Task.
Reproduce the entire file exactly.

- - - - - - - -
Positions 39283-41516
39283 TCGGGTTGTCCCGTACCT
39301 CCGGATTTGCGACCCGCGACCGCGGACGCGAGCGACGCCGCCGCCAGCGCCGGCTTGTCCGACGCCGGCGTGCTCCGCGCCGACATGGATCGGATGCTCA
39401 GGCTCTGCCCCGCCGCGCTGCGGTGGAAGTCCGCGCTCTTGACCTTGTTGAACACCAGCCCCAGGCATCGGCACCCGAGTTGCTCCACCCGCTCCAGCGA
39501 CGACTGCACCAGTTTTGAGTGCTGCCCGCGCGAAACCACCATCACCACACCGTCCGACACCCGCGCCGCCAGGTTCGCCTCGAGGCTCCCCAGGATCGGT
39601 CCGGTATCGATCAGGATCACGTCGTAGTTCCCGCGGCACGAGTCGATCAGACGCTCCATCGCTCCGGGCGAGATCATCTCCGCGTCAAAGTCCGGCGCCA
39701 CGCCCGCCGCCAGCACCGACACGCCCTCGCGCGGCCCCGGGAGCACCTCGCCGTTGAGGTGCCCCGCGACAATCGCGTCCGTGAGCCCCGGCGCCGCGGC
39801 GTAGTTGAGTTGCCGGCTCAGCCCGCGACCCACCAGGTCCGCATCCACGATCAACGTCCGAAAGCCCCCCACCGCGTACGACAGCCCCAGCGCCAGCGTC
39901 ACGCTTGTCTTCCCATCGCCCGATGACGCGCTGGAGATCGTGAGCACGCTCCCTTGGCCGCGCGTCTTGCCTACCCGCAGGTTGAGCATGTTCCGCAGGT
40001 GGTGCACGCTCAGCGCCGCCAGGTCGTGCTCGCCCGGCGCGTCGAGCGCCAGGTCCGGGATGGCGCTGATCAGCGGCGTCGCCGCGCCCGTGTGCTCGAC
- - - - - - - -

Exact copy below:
Positions 39283-41516
39283 TCGGGTTGTCCCGTACCT
39301 CCGGATTTGCGACCCGCGACCGCGGACGCGAGCGACGCCGCCGCCAGCGCCGGCTTGTCCGACGCCGGCGTGCTCCGCGCCGACATGGATCGGATGCTCA
39401 GGCTCTGCCCCGCCGCGCTGCGGTGGAAGTCCGCGCTCTTGACCTTGTTGAACACCAGCCCCAGGCATCGGCACCCGAGTTGCTCCACCCGCTCCAGCGA
39501 CGACTGCACCAGTTTTGAGTGCTGCCCGCGCGAAACCACCATCACCACACCGTCCGACACCCGCGCCGCCAGGTTCGCCTCGAGGCTCCCCAGGATCGGT
39601 CCGGTATCGATCAGGATCACGTCGTAGTTCCCGCGGCACGAGTCGATCAGACGCTCCATCGCTCCGGGCGAGATCATCTCCGCGTCAAAGTCCGGCGCCA
39701 CGCCCGCCGCCAGCACCGACACGCCCTCGCGCGGCCCCGGGAGCACCTCGCCGTTGAGGTGCCCCGCGACAATCGCGTCCGTGAGCCCCGGCGCCGCGGC
39801 GTAGTTGAGTTGCCGGCTCAGCCCGCGACCCACCAGGTCCGCATCCACGATCAACGTCCGAAAGCCCCCCACCGCGTACGACAGCCCCAGCGCCAGCGTC
39901 ACGCTTGTCTTCCCATCGCCCGATGACGCGCTGGAGATCGTGAGCACGCTCCCTTGGCCGCGCGTCTTGCCTACCCGCAGGTTGAGCATGTTCCGCAGGT
40001 GGTGCACGCTCAGCGCCGCCAGGTCGTGCTCGCCCGGCGCGTCGAGCGCCAGGTCCGGGATGGCGCTGATCAGCGGCGTCGCCGCGCCCGTGTGCTCGAC